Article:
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Int J Rheum Dis. 2018 Jan;21(1):170-178. doi: 10.1111/1756-185X.12937. Epub 2016 Nov 5.

Drug survival and reasons for discontinuation of the first biological disease modifying antirheumatic drugs in Thai patients with rheumatoid arthritis: Analysis from the Thai Rheumatic Disease Prior Authorization registry.

Author information

1
Division of Rheumatology, Department of Medicine, Phramongkutklao Hospital and Phramongkutklao College of Medicine, Bangkok, Thailand.
2
Division of Allergy, Immunology and Rheumatology, Department of Medicine, Faculty of Medicine Ramathibodi Hospital, Mahidol University, Bangkok, Thailand.
3
Division of Rheumatology, Department of Internal Medicine, Faculty of Medicine, Chiang Mai University, Chiang Mai, Thailand.
4
Rheumatology Unit, Department of Internal Medicine, Rajavithi Hospital, Bangkok, Thailand.
5
Division of Allergy, Immunology and Rheumatology, Department of Medicine, Faculty of Medicine, Khon Kaen University, Khon Kaen, Thailand.
6
Division of Rheumatology, Department of Medicine, Faculty of Medicine, Prince of Songkla University, Songkla, Thailand.
7
Division of Rheumatology, Department of Medicine, Faculty of Medicine Siriraj Hospital, Mahidol University, Bangkok, Thailand.

Abstract

AIM:

To evaluate and compare the retention rate of biological disease-modifying antirheumatic drugs (bDMARDs) in real-life practice and identify risk factors related to remission and drug discontinuation in patients with rheumatoid arthritis (RA).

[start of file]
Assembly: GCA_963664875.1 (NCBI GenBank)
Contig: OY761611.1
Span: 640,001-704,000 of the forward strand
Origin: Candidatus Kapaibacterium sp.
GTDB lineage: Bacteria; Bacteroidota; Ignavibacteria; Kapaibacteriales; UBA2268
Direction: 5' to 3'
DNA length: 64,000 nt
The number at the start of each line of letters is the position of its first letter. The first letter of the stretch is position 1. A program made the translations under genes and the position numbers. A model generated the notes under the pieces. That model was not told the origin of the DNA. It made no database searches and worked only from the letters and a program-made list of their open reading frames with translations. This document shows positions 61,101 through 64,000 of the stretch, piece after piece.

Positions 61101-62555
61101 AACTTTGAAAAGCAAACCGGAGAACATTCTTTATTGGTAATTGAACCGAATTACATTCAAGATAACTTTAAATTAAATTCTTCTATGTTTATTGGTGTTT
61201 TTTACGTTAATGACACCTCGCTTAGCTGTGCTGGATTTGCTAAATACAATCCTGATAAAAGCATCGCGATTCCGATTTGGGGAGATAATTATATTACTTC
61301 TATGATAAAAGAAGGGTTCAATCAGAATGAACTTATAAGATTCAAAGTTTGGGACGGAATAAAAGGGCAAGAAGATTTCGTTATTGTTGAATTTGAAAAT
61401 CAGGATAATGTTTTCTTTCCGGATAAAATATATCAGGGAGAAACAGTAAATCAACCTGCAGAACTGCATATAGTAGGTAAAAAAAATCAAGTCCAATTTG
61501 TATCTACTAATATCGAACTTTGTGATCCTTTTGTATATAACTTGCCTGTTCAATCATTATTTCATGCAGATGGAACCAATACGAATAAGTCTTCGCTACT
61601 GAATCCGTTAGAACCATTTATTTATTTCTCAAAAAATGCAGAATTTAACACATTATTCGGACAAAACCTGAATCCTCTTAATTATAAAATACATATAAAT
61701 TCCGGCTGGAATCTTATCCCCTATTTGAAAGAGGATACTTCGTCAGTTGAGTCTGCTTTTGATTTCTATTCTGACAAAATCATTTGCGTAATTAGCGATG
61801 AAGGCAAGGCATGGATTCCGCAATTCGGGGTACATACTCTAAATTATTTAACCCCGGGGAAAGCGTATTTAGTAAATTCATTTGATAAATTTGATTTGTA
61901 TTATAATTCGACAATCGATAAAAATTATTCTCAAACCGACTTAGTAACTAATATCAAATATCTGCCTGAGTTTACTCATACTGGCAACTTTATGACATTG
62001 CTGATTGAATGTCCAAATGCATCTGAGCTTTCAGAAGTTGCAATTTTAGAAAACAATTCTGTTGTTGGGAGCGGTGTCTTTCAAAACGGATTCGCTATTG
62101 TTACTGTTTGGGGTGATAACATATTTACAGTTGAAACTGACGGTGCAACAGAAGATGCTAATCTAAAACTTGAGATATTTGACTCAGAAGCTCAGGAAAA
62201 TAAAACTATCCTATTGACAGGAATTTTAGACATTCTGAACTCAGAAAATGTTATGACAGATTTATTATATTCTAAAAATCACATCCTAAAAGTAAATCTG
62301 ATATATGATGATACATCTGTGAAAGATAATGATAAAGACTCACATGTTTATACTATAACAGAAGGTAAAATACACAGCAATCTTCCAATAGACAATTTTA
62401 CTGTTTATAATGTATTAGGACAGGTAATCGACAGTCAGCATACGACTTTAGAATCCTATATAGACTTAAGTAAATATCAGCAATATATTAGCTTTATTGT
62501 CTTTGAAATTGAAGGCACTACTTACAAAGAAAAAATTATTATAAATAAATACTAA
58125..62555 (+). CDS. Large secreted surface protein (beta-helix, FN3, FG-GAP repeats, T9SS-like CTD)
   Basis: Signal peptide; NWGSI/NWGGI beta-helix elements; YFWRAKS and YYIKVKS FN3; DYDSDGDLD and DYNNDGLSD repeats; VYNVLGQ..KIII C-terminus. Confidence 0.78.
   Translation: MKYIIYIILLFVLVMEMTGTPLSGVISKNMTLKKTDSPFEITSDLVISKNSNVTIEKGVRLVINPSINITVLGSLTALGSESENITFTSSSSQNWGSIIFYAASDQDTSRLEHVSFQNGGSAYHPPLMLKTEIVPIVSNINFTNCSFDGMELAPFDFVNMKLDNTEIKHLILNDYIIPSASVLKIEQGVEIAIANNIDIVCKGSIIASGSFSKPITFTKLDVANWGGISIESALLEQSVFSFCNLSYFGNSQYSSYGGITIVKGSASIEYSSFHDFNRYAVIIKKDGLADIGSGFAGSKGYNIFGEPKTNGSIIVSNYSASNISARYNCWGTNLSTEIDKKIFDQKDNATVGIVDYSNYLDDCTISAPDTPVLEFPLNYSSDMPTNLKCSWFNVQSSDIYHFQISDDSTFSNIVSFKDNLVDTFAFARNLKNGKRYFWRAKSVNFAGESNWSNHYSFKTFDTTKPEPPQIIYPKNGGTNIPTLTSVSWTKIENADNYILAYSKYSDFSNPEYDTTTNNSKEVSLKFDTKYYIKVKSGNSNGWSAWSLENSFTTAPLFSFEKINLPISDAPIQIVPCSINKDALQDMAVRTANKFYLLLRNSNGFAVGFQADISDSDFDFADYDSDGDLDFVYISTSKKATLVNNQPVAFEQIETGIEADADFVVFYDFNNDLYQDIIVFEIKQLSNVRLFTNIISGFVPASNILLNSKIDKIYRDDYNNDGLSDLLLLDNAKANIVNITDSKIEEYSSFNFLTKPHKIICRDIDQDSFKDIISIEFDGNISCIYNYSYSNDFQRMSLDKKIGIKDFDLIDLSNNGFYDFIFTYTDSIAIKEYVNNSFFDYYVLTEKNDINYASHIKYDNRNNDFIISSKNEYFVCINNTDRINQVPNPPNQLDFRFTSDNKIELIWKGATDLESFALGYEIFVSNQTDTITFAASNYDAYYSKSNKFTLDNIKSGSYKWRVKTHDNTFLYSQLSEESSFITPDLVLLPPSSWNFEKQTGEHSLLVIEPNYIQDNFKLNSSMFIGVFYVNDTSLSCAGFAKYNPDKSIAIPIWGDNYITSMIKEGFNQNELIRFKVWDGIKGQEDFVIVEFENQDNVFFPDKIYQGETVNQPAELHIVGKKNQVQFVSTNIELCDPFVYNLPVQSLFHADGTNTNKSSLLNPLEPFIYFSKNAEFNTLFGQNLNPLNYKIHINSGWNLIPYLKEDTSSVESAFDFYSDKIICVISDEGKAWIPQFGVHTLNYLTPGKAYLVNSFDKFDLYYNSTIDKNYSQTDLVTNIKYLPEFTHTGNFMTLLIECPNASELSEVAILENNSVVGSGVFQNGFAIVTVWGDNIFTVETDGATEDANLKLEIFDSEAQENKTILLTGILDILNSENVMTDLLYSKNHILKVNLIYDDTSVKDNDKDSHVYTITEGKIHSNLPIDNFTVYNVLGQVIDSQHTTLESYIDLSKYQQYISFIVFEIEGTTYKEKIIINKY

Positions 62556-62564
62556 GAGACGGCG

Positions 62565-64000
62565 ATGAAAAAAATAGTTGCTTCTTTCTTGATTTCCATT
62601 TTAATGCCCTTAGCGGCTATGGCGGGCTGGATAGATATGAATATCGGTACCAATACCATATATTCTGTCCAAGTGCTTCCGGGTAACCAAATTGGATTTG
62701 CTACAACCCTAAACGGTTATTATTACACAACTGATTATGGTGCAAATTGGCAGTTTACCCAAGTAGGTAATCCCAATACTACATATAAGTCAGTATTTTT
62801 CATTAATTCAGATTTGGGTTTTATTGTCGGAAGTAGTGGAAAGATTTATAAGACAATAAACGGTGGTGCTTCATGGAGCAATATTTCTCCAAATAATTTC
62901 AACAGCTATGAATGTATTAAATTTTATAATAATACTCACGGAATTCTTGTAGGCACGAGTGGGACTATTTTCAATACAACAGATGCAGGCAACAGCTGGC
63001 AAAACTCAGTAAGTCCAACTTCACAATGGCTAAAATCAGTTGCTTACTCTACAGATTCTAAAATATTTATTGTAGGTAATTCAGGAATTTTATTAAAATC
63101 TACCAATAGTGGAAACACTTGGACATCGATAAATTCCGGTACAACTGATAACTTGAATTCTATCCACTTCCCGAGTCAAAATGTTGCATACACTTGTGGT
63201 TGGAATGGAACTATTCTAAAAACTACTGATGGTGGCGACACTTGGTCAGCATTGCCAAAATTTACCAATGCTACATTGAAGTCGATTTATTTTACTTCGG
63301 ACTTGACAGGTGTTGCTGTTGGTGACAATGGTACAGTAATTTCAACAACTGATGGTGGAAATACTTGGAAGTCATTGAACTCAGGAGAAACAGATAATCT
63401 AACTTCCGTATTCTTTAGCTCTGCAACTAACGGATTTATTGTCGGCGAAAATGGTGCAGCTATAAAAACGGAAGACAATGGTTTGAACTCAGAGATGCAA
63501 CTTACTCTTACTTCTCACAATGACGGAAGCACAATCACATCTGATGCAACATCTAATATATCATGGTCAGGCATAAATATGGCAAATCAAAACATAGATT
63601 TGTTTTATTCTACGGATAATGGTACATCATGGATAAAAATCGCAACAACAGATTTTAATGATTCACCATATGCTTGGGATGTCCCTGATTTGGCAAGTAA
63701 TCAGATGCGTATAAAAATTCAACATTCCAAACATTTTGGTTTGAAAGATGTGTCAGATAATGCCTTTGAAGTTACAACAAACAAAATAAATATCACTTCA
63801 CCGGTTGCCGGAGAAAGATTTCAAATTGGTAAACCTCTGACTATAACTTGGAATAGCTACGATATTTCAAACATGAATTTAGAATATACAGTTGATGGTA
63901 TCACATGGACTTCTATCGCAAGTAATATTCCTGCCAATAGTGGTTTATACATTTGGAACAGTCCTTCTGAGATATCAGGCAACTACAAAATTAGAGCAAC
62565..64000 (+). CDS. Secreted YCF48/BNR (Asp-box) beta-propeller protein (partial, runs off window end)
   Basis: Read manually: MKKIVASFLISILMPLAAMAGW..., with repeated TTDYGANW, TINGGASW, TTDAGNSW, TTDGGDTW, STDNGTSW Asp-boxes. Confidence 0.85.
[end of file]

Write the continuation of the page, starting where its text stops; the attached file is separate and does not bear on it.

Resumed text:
METHOD:

A total of 256 patients fulfilling criteria for RA and starting bDMARD between December 2009 and October 2014 were selected from the Rheumatic Disease Prior Authorization registry. Baseline demographic and clinical data were recorded. The cumulative probability of bDMARD discontinuation over 5 years of follow-up and factors associated with RA remission and bDMARD withdrawal were analyzed.

RESULTS:

Almost half (46%) of patients were initially treated with rituximab (RTX), with 33% treated with etanercept (ETN) and 21% with infliximab (IFX). Fewer than 10% were subsequently switched to a second bDMARD. The 1- and 5-year remission rates in patients continuing their first bDMARD were 7.2% and 21.5%, respectively. At 5 years, the drug survival rates for RTX, ETN and IFX were 50%, 25% and 22%, respectively. Multivariate analysis showed that RTX was significantly associated with highest drug survival. Relative to RTX, the hazard ratios for discontinuation of IFX and ETN were 2.60 (95% confidence interval [CI] 1.53-4.42) and 2.15 (95% CI 1.36-3.42), respectively. Thirty-nine percent of patients stopped treatments, due to inadequate response (42%), serious adverse events (22%), nonadherence (14%) or remission/low disease activity (13%).

CONCLUSION:

Over 5 years, only one-third of patients continued using their first bDMARD. The leading cause of drug discontinuation was inadequate response.

KEYWORDS:

biological DMARDs; drug survival; reason for discontinuation; rheumatoid arthritis

PMID:
28737837
DOI:
10.1111/1756-185X.12937
[Indexed for MEDLINE]

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